L’Estrange Ewen, Herbert (1876 to 1912)
Lived at 32 Palace Square in 1901 and 1911
On the 1901, Census, is Boarder, Herbert L’Estrange Ewen (aged 24) (Bn 6 July 1876 Offord D’Arcy, Hunts D 1 October 1912, aged 36). A Dealer in Postage Stamps.
On the 1911 Census for 32 Palace Square, he was a Lodger (single aged 34) and a Managing Director of Stamp Importers (Limited Company. He was a British Stamp Dealer and Philatelist, originally in Swanage and later in Norwood. He was an authority on railway stamps.
He collected stamps at the age of ten and started his own company, H. L’Estrange Ewen Company, on his thirteenth birthday (1889).
Herbert L’Estrange Ewen was the publisher of the monthly ‘English Specialists’ Journal’ which ran from 1895 to 1897 and of ’Ewen’s Weekly Stamp News’(EWSN) from 1899. In 1914 the Evening News stated that he was selling German stamps overprinted Belgien and accused him of trading with the enemy. Trading with Germany and its allies had been illegal in Britain since the beginning of World War I under the Trading with the Enemy Act 1914. Ewen replied in EWSN for 30 January 1915, that the stamps had been brought to England by two Belgian soldiers as their only asset and they had obtained them from a German official in Brussels. Official approval for the sale had been obtained from the British Home Office.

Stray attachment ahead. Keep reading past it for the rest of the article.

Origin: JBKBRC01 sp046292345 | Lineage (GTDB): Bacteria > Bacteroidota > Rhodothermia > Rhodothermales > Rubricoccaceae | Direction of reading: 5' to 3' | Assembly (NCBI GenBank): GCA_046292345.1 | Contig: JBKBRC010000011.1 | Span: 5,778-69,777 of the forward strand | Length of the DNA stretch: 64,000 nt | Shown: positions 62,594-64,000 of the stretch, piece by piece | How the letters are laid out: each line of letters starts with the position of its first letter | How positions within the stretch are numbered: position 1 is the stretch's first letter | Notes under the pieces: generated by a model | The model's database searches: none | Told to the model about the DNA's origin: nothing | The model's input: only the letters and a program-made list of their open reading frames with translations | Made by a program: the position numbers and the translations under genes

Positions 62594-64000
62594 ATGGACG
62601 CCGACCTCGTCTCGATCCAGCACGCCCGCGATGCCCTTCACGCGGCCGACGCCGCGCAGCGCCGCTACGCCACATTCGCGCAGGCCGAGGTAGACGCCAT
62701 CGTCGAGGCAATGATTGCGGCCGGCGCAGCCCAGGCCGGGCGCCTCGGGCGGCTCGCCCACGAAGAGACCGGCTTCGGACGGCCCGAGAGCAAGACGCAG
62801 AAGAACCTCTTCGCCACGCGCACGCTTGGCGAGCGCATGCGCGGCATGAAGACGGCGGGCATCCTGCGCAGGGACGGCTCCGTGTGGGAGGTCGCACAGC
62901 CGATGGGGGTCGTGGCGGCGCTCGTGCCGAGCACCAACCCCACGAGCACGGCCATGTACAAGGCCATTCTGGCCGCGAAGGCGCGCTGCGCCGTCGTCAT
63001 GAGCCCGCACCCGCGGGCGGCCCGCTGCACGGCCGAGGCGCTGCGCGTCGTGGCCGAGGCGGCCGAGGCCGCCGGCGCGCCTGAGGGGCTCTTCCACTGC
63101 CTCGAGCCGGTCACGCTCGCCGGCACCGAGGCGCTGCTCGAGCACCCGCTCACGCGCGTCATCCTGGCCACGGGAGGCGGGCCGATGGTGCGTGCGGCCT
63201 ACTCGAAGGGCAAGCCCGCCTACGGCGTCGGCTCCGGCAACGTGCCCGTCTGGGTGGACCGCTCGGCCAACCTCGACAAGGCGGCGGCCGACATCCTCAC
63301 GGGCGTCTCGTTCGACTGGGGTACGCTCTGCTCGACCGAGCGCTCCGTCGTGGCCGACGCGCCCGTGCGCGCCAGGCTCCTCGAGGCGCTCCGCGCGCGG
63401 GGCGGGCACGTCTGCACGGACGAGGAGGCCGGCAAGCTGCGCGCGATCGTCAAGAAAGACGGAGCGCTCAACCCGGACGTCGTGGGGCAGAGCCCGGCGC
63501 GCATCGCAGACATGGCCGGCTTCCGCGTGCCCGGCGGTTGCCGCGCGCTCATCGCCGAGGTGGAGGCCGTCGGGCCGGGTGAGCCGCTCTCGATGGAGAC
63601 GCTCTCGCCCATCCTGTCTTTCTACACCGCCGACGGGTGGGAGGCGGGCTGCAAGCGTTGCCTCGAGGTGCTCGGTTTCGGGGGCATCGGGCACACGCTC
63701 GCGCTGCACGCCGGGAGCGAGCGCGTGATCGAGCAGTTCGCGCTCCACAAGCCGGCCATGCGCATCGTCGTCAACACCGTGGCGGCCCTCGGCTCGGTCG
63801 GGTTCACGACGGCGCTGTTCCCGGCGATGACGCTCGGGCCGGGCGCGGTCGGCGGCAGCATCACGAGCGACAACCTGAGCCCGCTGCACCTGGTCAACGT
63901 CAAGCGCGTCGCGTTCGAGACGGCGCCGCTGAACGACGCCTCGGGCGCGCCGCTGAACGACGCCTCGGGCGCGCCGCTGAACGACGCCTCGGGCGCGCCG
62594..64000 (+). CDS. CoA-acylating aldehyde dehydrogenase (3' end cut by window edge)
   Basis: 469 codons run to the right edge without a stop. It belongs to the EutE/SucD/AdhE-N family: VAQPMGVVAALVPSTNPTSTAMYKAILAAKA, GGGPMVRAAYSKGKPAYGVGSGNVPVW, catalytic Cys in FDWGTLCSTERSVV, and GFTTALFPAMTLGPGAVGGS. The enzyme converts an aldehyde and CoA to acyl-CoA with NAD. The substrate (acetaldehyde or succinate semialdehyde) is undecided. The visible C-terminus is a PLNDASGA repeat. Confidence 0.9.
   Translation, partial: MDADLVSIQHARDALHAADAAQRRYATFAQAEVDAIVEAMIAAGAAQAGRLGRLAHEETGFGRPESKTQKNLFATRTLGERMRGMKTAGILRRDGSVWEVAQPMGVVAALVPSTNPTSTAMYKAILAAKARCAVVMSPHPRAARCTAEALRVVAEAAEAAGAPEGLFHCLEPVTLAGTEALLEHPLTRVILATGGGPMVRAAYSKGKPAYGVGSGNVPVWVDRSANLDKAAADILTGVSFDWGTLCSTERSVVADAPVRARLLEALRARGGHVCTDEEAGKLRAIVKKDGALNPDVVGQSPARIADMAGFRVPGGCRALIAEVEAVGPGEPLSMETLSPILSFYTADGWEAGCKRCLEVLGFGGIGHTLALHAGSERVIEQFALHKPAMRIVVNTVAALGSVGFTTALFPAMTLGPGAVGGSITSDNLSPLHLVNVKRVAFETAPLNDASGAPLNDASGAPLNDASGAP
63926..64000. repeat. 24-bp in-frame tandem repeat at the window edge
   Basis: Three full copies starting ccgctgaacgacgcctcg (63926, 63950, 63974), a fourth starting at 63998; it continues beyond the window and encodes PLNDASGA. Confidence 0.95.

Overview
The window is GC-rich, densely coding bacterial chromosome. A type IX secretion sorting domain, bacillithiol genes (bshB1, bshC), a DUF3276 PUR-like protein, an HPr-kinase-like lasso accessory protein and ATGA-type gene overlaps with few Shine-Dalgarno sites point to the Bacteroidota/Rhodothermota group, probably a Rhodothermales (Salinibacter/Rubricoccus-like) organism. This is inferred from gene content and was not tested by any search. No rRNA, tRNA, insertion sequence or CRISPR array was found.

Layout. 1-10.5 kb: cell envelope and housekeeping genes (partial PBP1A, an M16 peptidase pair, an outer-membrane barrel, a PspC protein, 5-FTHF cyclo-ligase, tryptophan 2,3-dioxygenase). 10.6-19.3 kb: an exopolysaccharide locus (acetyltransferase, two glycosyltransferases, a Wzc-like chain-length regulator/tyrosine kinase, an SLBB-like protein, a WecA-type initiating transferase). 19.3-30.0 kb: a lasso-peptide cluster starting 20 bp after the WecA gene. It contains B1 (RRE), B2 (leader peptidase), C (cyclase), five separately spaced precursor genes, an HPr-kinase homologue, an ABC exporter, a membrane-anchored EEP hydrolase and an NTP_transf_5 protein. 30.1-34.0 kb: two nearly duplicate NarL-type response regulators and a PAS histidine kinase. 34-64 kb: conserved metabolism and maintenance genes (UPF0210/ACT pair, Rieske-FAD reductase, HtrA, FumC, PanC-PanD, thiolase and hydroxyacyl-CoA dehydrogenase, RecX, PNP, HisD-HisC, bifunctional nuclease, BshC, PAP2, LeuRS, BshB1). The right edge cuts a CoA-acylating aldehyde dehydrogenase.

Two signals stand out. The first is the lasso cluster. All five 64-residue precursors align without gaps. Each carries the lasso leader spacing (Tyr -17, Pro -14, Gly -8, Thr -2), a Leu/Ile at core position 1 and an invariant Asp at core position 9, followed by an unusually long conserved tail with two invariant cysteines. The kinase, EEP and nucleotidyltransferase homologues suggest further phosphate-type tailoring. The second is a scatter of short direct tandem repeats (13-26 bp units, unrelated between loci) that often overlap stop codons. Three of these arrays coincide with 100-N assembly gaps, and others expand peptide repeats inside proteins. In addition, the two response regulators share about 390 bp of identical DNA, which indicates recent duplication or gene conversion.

In 1949, his collection of railway letter stamps for the period 1891 to 1912 with sheets, proofs, and covers was given to the British Museum by his sister, Mrs Clement Williams and is now in the British Library Philatelic Collections as ‘The Ewen Collection’.
A newspaper article dated Thursday 11 September 1902, says the following:-
Thursday 11 September 1902
At 32 Palace Square, Norwood, a Mr Herbert L’Estrange Ewen, has for a matter of ten or twelve years past carried on business as a stamp dealer and philatelic publisher. It is called by interested parties a “well known business,” but I am not a stamp gatherer, and on this point, I am content to take the “well-known” for granted. What interests me is the fact that the business has been brought into the joint-stock field with a title of Ewen’s Colonial Stamp Market and a share capital of £20,000 and Six per cent. Debentures are to the amount of £10,000. The last are now offered for subscription through the medium of a prospectus which has been circulated quietly among the firm’s customers and others, especially others. It is an odd prospectus. Mr Herbert L’Estrange Ewen is described as Governing Director and Chairman, and apparently he will run the concern alone, much on the Elat c’est moi principle, I suppose. At least, no other names are mentioned. The prospectus states that the purchase price is £10,000, to be paid “as to £3 10s in cash and as to the remainder satisfied by the allotment at par of 10,000 Preference shares of £1 each, 10s paid and thus leaving a liability of £10,000. Of the purchase price £4,800 is paid in respect of goodwill which includes the copyrights” – presumably, of Ewen’s Weekly Stamp News, “the only weekly philatelic publication in Europe, with a large and increasing circulation.” Has Mr Ewen himself valued the assets? If so, is the gentleman not aware that this is scarcely the ticket? The amount required to pay the Debenture interest is £600 and by way of assurance as to payment, we are told “the earnings are confidently anticipated to be sufficient to provide for this charge many times over.” But the business has been carried on since.